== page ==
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Ouetique Island, NS  Lighthouse destroyed.   

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Ouetique Island Lighthouse

Ouetique Island lies offshore from the mouth of Bourgeois Inlet in the eastern end of Lennox Passage, which runs between Cape Breton Island and Isle Madame. In 1874, F.S. Cunningham received a $1,380 contract to build a square tower with an attached dwelling to serve as a lighthouse on the southern point of the small island to guide mariners through Lennox Passage. The tower stood twenty-eight feet tall and was originally topped by a ten-sided lantern from which a fixed red light was displayed at a focal plane of seventy-eight feet above the surrounding water. One circular-burner lamp with a twenty-inch reflector and three mammoth flat-wick lamps with sixteen-inch reflectors were used to produce the light. The total cost of the lighthouse came to $2,681.09.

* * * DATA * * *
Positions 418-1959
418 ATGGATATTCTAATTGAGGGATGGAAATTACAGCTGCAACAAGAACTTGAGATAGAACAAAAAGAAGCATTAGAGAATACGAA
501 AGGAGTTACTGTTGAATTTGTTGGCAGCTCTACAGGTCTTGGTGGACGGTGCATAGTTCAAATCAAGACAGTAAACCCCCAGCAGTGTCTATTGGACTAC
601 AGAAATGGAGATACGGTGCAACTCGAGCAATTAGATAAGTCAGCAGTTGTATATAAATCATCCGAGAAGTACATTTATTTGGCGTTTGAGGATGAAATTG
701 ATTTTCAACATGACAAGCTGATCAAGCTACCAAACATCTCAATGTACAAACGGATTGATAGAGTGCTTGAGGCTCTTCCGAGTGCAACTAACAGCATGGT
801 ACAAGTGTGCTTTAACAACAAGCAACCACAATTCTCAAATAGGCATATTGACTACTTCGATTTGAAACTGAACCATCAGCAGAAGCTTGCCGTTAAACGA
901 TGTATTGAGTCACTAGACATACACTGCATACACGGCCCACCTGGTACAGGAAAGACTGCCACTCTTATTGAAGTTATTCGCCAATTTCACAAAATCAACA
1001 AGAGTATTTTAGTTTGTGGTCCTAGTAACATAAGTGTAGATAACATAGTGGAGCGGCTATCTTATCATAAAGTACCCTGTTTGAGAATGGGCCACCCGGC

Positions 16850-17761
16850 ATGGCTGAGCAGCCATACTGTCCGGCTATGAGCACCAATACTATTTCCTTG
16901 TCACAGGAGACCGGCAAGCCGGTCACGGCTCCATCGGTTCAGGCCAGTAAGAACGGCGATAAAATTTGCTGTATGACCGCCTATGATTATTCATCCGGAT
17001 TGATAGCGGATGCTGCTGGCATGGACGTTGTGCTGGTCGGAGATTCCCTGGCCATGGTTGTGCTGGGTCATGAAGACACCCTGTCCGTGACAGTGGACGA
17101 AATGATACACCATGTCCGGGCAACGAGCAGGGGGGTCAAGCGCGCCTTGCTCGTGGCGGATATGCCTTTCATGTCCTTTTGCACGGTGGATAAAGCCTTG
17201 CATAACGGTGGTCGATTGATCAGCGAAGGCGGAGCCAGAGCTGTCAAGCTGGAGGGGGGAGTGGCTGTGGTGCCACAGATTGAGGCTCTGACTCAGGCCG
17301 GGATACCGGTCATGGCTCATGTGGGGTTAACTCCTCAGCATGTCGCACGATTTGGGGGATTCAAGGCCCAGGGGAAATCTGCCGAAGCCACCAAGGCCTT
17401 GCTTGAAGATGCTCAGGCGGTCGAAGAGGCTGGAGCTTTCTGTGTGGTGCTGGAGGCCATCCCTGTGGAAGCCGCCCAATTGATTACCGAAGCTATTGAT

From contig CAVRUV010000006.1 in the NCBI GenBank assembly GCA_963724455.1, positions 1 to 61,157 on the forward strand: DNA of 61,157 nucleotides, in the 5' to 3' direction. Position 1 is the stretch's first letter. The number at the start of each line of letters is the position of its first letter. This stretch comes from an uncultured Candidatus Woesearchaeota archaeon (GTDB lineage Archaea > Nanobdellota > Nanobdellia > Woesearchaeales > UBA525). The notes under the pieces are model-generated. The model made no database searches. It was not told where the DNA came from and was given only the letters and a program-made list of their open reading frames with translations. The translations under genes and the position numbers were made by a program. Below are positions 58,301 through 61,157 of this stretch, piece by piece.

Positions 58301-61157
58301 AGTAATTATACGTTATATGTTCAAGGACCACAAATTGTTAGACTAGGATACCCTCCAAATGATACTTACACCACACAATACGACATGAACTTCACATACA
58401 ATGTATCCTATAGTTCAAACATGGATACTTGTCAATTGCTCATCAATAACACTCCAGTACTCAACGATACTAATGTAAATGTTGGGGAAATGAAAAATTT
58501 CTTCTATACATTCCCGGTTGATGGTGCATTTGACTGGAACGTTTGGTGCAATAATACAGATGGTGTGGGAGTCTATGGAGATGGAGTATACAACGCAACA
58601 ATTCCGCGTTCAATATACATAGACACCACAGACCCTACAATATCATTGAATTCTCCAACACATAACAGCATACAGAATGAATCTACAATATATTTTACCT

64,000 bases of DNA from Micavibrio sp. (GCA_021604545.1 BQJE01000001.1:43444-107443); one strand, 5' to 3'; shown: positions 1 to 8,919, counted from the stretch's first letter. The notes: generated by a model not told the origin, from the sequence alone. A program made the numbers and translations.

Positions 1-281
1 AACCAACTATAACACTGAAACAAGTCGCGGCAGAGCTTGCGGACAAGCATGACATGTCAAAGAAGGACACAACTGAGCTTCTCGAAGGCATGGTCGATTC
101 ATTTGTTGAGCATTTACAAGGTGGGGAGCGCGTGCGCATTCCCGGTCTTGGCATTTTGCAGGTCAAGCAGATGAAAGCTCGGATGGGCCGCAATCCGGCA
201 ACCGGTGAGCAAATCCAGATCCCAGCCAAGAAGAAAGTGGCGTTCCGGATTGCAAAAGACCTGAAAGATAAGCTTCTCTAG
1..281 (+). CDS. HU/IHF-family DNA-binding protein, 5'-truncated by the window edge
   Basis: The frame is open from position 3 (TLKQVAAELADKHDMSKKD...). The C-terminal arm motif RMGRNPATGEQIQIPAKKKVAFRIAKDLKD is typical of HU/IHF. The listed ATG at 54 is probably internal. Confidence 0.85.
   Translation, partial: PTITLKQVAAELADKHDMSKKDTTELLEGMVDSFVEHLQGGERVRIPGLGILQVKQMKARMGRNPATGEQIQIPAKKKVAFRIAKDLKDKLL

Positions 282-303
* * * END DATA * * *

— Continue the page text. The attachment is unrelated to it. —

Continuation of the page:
Cecil Sampson was hired as the first keeper of the lighthouse at an annual salary of $350, and he served for over thirty years. Frederick Burke was the next keeper, and Abraham Pottie succeeded him in 1929.

In 1878, the completion of an embankment to protect the island’s freshwater pond from the sea was noted, and in 1889, a small, cribwork breakwater was built to prevent the sea from washing away the road that ran from the landing to the lighthouse.

In 1901, a seventh-order Fresnel lens from England replaced the old catoptric lamps and reflectors in the lantern room, and Keeper Sampson was given a hand-operated foghorn to answer vessels during periods of limited visibility.

A new combined lighthouse, in the form of a square, two-storey dwelling topped by a lantern room, was built on Ouetique Island in 1949. Today, a square, skeletal tower displays a flashing red light on the island.

Keepers: Cecil Sampson (1874 – 1907), Frederick A. Burke (1907 – 1929), Abraham A. Pottie (1929 – at least 1937), Abel LeBlanc (1951 – 1955), Howard Doyle (1955 – circa 1964).


  1. Annual Report of the Department of Marine and Fisheries, various years.

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